On December 13, 1947 twenty-four armed men from Irgun attacked the village approaching from the Jewish town of Petah Tikvah. The attackers wore khaki uniforms and drove through the village in four cars. One group fired on villagers at a cafe and another set bombs and grenades in houses. 7 Arabs were killed (two women and two children, 3 and 4 years old among them) and 7 others seriously wounded (two women and girl of 4 among them). An armored British police vehicle was fired upon by the attackers.
1948 and after
In 1992 the village site was described: "The main mosque and the shrine of al-Nabi Huda till stand. The mosque is deserted and beginning to crack in several places; the shrine is made of stone and surmounted with a dome. There is also an Israeli coffee shop, called the Tehr coffee shop, at the entrance of a main street that was called Ziqaq al-Raml (“Sand Lane”). A number of houses remain; they have been occupied by Yehud's Jewish residents or put to other uses. One residentil house, made of concrete, has a slanted roof and rectangular doors and windows; its porch is covered by corrugated metal sheets. Another house, a two-storey, concrete structure with rectangular doors and windows and I tiled, tent-shaped roof, has been converted into a commercial building. The land around the site (only partially covered by construction) has been left untended and is overgrown with pine and Christ's-thorn trees."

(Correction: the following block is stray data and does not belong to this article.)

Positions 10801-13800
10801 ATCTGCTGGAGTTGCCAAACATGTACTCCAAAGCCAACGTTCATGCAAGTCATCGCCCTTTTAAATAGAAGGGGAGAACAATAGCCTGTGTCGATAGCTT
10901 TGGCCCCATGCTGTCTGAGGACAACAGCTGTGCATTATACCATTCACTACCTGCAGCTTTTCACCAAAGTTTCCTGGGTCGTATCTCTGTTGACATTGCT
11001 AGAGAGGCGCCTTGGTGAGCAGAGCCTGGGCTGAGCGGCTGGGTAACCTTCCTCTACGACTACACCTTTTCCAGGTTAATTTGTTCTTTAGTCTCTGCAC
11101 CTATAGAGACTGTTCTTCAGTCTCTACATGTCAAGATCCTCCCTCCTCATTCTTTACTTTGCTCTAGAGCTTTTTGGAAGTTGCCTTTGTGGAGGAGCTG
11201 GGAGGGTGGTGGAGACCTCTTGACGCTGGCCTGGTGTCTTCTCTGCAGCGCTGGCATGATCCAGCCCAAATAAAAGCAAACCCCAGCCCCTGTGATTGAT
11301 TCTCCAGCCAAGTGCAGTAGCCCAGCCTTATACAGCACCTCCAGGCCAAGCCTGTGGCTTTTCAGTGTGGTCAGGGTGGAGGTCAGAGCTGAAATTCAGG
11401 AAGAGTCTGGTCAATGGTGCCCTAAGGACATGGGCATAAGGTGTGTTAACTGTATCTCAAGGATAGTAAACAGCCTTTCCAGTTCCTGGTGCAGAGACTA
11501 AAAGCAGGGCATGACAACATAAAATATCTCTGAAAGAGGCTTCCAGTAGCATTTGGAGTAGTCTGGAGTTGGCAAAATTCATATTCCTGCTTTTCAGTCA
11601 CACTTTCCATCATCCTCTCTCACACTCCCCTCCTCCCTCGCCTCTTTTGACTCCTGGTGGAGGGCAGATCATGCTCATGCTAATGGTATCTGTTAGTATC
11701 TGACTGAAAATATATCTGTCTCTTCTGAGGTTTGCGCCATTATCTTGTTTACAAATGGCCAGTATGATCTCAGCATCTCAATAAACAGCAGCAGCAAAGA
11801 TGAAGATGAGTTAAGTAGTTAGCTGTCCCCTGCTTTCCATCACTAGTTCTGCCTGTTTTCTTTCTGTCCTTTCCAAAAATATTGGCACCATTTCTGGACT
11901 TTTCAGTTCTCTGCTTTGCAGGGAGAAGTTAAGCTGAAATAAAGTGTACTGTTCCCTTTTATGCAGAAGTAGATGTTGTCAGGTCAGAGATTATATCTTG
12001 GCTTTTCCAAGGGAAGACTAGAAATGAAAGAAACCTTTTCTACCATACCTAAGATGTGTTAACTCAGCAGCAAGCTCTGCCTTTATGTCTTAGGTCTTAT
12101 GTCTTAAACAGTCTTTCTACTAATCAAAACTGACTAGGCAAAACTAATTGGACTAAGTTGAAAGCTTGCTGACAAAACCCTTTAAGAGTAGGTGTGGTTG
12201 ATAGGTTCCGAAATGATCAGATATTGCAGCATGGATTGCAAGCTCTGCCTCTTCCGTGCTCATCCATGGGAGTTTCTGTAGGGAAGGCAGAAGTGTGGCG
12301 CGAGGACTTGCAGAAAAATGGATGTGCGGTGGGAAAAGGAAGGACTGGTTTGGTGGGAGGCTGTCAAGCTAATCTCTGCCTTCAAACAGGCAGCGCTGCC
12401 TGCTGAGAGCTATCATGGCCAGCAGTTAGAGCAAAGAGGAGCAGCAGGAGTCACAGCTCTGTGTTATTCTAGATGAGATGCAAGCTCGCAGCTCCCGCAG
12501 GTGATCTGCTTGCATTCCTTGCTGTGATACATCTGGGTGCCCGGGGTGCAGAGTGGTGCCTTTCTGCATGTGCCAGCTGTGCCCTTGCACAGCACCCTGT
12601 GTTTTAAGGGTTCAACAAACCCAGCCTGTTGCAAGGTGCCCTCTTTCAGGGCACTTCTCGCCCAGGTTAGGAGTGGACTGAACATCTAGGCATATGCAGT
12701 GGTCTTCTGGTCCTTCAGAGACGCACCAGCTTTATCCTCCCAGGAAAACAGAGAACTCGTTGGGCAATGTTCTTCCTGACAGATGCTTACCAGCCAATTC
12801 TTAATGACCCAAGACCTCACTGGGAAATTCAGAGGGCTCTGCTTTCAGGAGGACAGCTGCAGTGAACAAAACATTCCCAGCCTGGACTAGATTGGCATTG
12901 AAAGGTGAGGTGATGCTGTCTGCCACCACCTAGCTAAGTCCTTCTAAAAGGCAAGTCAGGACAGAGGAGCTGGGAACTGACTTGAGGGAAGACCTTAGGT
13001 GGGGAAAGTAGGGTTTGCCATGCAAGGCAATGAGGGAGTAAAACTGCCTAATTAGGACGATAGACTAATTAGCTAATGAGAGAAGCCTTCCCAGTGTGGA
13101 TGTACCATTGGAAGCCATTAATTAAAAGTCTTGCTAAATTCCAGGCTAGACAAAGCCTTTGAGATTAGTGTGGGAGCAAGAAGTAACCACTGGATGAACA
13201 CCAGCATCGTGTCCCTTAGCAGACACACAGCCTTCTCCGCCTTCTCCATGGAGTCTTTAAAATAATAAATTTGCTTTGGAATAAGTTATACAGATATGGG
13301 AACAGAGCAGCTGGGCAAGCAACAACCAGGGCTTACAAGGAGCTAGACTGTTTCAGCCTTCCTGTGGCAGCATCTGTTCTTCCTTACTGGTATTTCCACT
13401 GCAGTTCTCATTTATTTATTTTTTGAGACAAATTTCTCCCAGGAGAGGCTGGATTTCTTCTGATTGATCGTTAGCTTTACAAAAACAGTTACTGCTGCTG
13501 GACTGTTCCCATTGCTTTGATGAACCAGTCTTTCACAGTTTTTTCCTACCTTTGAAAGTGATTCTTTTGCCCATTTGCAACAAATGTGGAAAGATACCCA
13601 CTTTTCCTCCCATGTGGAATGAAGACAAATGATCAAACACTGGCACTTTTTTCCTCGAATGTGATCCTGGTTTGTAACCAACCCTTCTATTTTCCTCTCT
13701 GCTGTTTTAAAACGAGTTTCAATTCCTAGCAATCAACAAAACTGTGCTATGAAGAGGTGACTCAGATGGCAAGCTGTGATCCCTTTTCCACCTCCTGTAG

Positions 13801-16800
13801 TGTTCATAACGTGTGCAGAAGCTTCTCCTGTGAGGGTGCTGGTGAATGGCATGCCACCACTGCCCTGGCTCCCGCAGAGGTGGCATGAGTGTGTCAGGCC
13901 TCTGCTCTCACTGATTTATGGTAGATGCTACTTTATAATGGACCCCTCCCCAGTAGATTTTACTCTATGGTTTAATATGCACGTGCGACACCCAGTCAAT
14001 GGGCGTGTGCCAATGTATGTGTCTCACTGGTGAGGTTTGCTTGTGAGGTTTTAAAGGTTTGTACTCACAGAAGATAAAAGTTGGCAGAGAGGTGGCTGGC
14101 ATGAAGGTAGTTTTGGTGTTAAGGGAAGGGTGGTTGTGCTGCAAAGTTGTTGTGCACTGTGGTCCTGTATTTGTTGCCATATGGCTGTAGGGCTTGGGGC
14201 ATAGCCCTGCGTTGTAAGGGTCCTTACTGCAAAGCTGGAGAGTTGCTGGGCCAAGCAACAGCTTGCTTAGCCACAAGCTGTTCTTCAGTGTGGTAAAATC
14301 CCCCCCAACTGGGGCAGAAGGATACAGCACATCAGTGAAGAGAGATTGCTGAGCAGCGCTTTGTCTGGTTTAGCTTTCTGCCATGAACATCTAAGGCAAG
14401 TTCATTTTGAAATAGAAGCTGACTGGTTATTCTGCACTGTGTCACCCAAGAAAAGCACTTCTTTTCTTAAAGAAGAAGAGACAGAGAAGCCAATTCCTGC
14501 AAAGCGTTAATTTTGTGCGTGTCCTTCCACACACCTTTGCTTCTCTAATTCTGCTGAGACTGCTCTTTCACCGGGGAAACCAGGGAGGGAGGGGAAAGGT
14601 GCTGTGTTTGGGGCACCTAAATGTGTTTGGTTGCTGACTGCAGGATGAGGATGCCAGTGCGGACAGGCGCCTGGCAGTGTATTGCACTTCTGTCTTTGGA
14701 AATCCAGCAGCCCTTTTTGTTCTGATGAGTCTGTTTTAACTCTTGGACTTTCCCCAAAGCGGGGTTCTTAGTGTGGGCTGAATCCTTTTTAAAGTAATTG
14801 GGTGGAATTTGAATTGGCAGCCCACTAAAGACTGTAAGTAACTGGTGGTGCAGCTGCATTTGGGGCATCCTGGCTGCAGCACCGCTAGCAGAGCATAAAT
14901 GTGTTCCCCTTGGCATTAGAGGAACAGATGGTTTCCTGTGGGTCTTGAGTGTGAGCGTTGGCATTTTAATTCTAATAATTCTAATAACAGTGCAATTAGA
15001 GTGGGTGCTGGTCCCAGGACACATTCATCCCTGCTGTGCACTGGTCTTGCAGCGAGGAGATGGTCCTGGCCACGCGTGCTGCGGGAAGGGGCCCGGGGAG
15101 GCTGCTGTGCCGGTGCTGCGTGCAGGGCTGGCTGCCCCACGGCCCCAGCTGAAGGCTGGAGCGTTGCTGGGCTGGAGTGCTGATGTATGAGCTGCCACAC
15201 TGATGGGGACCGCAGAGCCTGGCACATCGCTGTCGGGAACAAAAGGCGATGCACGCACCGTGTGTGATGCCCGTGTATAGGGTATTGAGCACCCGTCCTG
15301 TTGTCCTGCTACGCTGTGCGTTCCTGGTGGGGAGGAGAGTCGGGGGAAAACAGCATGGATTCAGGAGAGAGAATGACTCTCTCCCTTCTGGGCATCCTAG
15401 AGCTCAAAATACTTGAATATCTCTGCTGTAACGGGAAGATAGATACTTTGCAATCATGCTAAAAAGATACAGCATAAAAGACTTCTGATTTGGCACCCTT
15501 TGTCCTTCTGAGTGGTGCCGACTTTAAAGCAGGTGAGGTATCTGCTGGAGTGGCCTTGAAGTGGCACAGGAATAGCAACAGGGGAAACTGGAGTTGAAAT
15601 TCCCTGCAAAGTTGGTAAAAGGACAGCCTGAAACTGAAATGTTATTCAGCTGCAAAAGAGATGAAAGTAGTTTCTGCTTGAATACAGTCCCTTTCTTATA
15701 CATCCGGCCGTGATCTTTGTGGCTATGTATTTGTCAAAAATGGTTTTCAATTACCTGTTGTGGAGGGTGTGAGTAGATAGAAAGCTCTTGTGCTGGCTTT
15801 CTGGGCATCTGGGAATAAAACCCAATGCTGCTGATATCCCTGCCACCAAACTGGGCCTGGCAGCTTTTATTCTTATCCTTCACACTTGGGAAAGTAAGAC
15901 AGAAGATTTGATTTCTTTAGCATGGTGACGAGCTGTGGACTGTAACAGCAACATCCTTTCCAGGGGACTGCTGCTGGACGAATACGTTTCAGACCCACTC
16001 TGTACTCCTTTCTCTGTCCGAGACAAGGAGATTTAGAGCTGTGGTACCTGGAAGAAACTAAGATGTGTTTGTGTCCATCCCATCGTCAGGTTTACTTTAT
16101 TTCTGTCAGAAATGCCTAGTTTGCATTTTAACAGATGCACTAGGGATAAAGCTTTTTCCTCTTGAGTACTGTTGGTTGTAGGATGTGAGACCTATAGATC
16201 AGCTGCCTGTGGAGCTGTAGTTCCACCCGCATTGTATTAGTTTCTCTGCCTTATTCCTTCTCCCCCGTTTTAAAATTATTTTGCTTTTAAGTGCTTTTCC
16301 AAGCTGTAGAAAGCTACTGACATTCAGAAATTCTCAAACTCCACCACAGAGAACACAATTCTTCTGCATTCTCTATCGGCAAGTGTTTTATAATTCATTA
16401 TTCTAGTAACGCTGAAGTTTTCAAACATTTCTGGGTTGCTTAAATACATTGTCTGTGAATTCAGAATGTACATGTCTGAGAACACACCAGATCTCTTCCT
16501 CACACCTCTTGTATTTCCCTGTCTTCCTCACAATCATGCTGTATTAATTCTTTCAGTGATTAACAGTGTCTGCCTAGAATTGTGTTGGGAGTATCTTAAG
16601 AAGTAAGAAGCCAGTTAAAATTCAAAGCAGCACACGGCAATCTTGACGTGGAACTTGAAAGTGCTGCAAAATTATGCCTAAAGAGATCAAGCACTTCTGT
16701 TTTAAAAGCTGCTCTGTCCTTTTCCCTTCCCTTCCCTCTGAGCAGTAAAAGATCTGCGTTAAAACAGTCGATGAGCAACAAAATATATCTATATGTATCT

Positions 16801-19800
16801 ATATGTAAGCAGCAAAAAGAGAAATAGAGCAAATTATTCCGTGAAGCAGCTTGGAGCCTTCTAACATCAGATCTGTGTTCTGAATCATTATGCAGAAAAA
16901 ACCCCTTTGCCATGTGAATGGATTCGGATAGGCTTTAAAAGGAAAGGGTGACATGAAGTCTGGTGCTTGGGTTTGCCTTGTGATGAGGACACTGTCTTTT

- El-Yehudiyeh =The Jewish place, family, tribe, or female, according to Palmer, 1881, p. 220
- Benvenisti, 2001, p. 276
- Department of Statistics, 1945, p. 28
- Government of Palestine, Department of Statistics. Village Statistics, April, 1945. Quoted in Hadawi, 1970, p. 53
- Morris, 2004, p. xviii, village #213. Also gives cause of depopulation.
- Khalidi, 1992, p. 235
- Hütteroth and Abdulfattah, 1977, p. 155
- Robinson and Smith, 1841, vol. 3, p. 45
- Robinson and Smith, 1841, vol 3, Appendix 2, p. 121
- Guérin, 1868, pp. 321-322
- Conder and Kitchener, 1882, SWP II, p. 278
- Socin, 1879, p. 155
- Hartmann, 1883, p. 138, also noted 246 houses
- Conder and Kitchener, 1882, SWP II, p. 258
- Barron, 1923, Table VII, Sub-district of Jaffa, p. 20
- Mills, 1932, p. 16
- Khalidi, 1992, p. 232
- Conder and Kitchener, 1882, SWP II, p. 219
- Village Statistics April 1945, The Palestine Government Archived 2012-06-09 at the Wayback Machine, p. 15
- Government of Palestine, Department of Statistics. Village Statistics, April, 1945. Quoted in Hadawi, 1970, p. 97
- Government of Palestine, Department of Statistics. Village Statistics, April, 1945. Quoted in Hadawi, 1970, p. 147
- Irgun Attacks in Palestine: 21 Arabs, 3 Jews Are Slain NY Times, December 14, 1947
- Haganah kills 10 in raid on Arabs NY Times, December 20, 1947